• By: Owen Maxwell

Album Reviews: Chai, Kylie Minogue, Jorja Smith

Chai – Chai
(Nagoya, Japan)

Given how wonderfully unhinged and indulgent Chai have been in their career so far, it was only a matter of time till we got a more classic pop album from them. Though it definitely feels like the band is playing into more pastiche than they have in the past, it’s cool to see this group’s unique blend of harmonies and quirky tones shifting what can be done in these genres. The smooth groove of “Matcha” sets the record off with a smoky R&B sheen, and sees the group really honing on the layers and textures of their composition in a way they usually blow out more than keep subtle. The stomping disco of “Para Para” plays like a long-lost dancefloor deep cut, with more voices and synths than the genre ever got before. With the bass driving the whole show on “Game” there’s a funkier and more off-kilter approach to sound, almost feeling like it’s ripped from a video game at times. “We the Female!” loosens up the more sparse production in a way that much of the album holds back, letting the whole back half of the song turn into this groovy and futuristic trip through the stars.

Autogramm WannaBe (Single)
(Vancouver, British Columbia)

Hard rock crunch and glowing synths collide on Autogramm’s latest single “WannaBe.” This massive scale is amped up further through the hefty drums, which sound like they were recorded off the edge of a cliff. But while Autogramm create a driving anthem in the track’s first half, there’s a more serene and explorative quality as the song hits its bridge. The sunny and harmony-rich runs through this next phase of the song shows the band’s full range of colours as a group, as they take you through a mesmerizing rush of vivid tones. Though the track mostly sticks to their large and chunky drive for its run, they show there’s a lot of room to change things up in this one track.

Kylie Minogue – Tension
(Melbourne, Australia)

No matter the decade, no matter the producer, Kylie Minogue has found a niche in the dance music scene to say something new. For any of the clichés she uses, there’s such an infectious energy on these tracks that you’ll want to crank them up anyway. There’s a tangible cinematic scope to “Padam Padam” as it rides through atypical hooks and a desert-like acoustic space, though it seems like its best potential is already being mined in remixes. The 80’s charm of “Things We Do for Love” hits like it was born right from a classic film soundtrack, with an entire montage popping into your head to its perfectly echoed synth drops and running beat. The best club tones rip through “Tension” as Minogue exudes her effortless, sultry energy while managing to command the song through every corner. With sax driving up the disco high on “Green Light,” Minogue shows again just how much she was meant to dominate the club charts, with the sublimely smooth and hip-shaking beats sending the whole track all the higher.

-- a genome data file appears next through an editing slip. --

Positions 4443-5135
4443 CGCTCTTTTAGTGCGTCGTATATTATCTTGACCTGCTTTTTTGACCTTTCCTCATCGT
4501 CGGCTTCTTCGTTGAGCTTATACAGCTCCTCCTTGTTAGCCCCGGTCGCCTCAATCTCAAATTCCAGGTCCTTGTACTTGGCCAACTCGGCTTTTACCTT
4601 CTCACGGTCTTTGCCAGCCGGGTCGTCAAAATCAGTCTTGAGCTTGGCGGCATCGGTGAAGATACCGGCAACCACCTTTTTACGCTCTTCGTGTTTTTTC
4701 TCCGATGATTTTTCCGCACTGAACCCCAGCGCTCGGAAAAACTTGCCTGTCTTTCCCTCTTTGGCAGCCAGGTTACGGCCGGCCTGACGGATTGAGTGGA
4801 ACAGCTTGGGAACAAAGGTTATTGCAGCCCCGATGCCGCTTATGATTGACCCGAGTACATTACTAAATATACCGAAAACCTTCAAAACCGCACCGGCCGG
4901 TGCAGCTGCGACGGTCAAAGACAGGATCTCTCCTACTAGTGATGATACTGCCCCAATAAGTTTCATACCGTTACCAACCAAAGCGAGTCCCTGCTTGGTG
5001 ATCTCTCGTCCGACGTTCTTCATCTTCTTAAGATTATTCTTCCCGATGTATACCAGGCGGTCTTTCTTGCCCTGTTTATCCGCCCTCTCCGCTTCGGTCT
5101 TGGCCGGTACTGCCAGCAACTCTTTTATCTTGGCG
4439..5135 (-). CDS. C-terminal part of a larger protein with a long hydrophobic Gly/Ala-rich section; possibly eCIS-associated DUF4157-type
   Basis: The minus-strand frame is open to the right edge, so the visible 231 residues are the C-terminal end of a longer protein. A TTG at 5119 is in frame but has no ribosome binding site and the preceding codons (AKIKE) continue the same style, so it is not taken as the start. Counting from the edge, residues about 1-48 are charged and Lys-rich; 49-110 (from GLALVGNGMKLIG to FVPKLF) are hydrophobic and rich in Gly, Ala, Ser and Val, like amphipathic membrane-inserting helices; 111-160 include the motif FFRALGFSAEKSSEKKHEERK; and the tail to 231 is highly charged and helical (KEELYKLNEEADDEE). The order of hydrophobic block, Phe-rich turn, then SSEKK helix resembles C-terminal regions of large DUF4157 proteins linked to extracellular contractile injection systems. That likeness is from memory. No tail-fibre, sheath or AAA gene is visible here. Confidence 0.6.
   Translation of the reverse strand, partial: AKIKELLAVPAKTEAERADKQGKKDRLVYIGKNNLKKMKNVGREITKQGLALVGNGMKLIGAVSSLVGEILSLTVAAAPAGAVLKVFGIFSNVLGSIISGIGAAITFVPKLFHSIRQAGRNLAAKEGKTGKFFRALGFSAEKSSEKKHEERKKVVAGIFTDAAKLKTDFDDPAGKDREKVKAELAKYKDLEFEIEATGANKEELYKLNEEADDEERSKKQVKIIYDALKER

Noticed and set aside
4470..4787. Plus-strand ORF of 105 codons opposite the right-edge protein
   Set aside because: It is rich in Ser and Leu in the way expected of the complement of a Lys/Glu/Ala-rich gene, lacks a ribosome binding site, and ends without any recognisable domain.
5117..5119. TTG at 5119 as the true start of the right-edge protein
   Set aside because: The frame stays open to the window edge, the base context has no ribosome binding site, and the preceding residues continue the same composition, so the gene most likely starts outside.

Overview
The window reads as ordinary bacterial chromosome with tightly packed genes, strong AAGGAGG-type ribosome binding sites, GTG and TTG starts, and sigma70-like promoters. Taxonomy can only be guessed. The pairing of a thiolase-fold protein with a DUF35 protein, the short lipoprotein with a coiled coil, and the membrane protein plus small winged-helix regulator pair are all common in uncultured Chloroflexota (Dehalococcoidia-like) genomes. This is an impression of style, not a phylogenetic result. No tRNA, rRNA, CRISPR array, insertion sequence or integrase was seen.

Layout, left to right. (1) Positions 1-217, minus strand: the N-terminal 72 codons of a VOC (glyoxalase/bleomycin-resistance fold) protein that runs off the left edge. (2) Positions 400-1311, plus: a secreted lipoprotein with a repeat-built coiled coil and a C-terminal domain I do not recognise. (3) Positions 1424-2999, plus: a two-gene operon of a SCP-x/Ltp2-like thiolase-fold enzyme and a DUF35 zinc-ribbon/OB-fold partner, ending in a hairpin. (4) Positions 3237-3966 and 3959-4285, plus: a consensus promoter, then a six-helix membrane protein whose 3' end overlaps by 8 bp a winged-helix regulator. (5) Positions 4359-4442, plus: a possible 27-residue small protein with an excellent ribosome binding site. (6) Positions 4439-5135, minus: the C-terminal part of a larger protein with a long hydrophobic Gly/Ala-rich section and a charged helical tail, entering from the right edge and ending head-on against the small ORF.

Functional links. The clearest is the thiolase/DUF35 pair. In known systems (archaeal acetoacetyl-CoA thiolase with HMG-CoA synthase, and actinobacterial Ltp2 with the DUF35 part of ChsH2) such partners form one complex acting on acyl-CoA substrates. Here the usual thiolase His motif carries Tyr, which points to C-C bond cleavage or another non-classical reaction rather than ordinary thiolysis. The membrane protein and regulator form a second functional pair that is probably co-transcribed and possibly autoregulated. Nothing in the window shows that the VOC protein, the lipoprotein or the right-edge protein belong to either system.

Hey Major Down the Ride
(Sherbrooke, Québec)

With a unique use of piano and textures in their music, Hey Major accomplish more as a duo than many groups can do with three times as many people. “M.I.A” bursts with rushes of piano almost in a calmer take on LCD Soundsystem’s “All My Friends,” while it brings a great pop drive to stop and start those piano lines, and use them to enhance the drops, rather than being the sole hook of the song. There’s a cool neon sheen to “Frees My Soul” as the duo let guitars and synths dance off each other on every chorus, and throw in their own oo’s and rising hooks to create a euphoric boom on every chorus. Tackling climate change with both horror and a sense of a new horizon, “Our World” paints that potential as equal parts fascinating, exotic and deadly to dazzle you with a vision of what’s to come. The instant pop grip that “Running” drops grabs you, with bits of ABBA and their own piano pop in the mix to create falsetto-drenched choruses that you’ll want to sing along to again and again.

Jorja Smith Falling or Flying
(Walsall, England)

After honing out her art across EPs since her debut album, Jorja Smith has returned even sharper than before. With the same lush vocals, and a bass and drums combo that absolutely cuts up this record, Smith has truly upped her game. The rhythmic punch of “Try Me” sets the album off with a vicious kineticism, as all the beautiful vocals and orchestral swells are given a visceral weight in those drums. Exotic bass runs and a frantic percussion section send you into a funky fog on “Little Things,” as Smith plays between 90’s production and such an amazing rhythm section that you could really craft handfuls of songs off that one combo. Against the angular bass and smoky drum hits, Smith gives some of her most impassioned and frantic vocal lines on “Falling or Flying,” resulting in a track that feels dire and immediate in every note. The soul in “Broken is the Man” will reach into your very being, as Smith gets pulled right into the forefront of the mix and lays the truths of toxic partners out bare.